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MSW Incineration Power

Incineration is one of the waste treatment technologies that involve the combustion of Municipal Solid Waste (MSW) without any pre-treatment (also called mass burning). Mass burning has been in practice in developed countries for more than 100 years. At present more than 600 mass burning plants are operating around the world.

Volume reduction of MSW for about 90% is possible with incineration plants, which can help in considerable land saving.

Only few countries in Asia have a long history of proper management of MSW using incineration power plants. Presently, in Singapore, 4 power plants of sizes ranging from 30 MW to 80 MW are in operation (for more than 30 years) and the government is processing the installation of new plants. A 2.5 MW plant is in operation in Phuket, Thailand.

       

The lower heating value of MSW varies considerably from country to country depending on several factors. In general, if the economic situation is better, then the heating value will be higher. For the mass burn facilities, the minimum calorific value requirement is 7 MJ/kg on an annual average basis.

The moisture content and percentage of combustibility are also important parameters in MSW mass burn technology. The impact of MSW scavenging on LHV should also be taken into account.

In MSW mass burn technology, there is no pre-treatment except the removal of visible bulk items. However, some of the wastes such as construction debris, earth, concrete, stones, chemical waste, explosive or highly flammable waste, carbon fibres, insulation materials, Polyvinyl Chloride (PVC) etc., are not suitable for mass burn. It is also advisable to separate biodegradable wastes from MSW to use in digesters so that biogas resulting from the digester can be used to generate power using gas engines.

MSW plants generally have limitations in the usage of steam cycle and also the plant design concept is different from biomass combustion system. Due to the level of complexity in design and lower demand for such plants in developing countries, there are only limited suppliers available in Asia. Though several suppliers may claim that they have the technical know-how, it is worthwhile to do a due-diligence on the supplier's capability. The equipment suppliers need more knowledge in combustion to burn MSW than to burn other kinds of fuels. The power plant should be designed with more flexibility and with a plenty of margins. Generally, the excess air requirement is high.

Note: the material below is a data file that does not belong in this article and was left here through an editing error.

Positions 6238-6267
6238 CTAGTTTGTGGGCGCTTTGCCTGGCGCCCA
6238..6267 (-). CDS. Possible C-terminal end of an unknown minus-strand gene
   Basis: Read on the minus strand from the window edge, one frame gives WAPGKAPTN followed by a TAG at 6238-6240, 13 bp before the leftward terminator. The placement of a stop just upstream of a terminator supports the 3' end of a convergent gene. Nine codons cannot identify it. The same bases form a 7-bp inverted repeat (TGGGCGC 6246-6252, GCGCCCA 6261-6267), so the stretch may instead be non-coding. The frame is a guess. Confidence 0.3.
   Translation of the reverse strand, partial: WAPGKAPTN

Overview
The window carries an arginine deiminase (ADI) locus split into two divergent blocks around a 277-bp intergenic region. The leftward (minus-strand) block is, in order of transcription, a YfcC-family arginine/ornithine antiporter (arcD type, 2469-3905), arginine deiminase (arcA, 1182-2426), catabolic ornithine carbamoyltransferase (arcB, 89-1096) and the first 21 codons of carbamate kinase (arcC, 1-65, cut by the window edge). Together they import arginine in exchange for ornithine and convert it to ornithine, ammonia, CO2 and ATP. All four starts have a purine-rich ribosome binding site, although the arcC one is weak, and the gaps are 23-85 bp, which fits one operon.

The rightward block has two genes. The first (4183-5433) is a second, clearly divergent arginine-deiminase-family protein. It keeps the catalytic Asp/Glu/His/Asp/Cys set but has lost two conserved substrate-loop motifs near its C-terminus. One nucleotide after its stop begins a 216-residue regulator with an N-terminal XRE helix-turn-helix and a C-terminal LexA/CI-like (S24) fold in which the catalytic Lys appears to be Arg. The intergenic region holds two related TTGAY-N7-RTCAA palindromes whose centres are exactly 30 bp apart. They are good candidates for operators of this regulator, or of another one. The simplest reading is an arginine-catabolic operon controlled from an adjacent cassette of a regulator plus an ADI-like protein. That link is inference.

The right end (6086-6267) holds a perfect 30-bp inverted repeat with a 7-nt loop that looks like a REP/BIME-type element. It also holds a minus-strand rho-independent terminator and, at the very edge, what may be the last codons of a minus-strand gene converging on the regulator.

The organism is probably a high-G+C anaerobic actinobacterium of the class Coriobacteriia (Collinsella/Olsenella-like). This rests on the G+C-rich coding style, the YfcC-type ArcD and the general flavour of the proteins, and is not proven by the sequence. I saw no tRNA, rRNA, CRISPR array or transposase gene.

The investment cost and annual O&M costs for MSW based power plants are much higher than the biomass projects. The revenue generation from the sale of electricity alone is not sufficient to make the project commercially attractive. The major aspects which make the project commercially attractive are the tipping fee and CDM CER revenue, some few years back. The higher investment cost is mainly because of the use of high corrosion resistant materials for incinerator and complex environmental control systems. Also the money involved in the removal of SOx, NOx, dioxin, heavy metals, HCl and air born particulates, fly ash and bottom ash from mass burn power plants are high. The devices/processes commonly used for effective removal of pollutants include electrostatic precipitators, fabric filters, scrubber & lime injection system and activated carbon injection system.

With the use of modern technologies, it is also possible to minimise water pollution, odour and noise problems. It is also possible to recover ferrous metals from the ash, which provide additional revenue.

Implementing MSW projects are more time consuming than biomass power plants, as very careful preparatory work is needed for the incineration plants. Without proper preparation, the chances of failure of such plants are high. While we have visited several successful MSW plants that have been in operation for more than 30 years, we have also come across several failure plants which were sold as scrap. Hence, the project developers should pay adequate attention and do necessary preparatory work before implementing these projects. It may also be worthwhile to engage qualified experts to study all modern concepts and innovative technologies. But the technology selection should be done carefully.

The potential for incineration plants in developing countries is high. However several challenges also exist in the development of new projects. Among all MSW management systems, incineration to power is getting more and more popular in cities as it eliminates the need for land requirement in land filling. However, for the existing landfill sites that have been in operation for more than 10 years, landfill gas recovery and power generation using gas engine is practiced. Refused Derived Fuel (RDF) combustion, gasification and pyrolysis are also used as other options for power generation from MSW.

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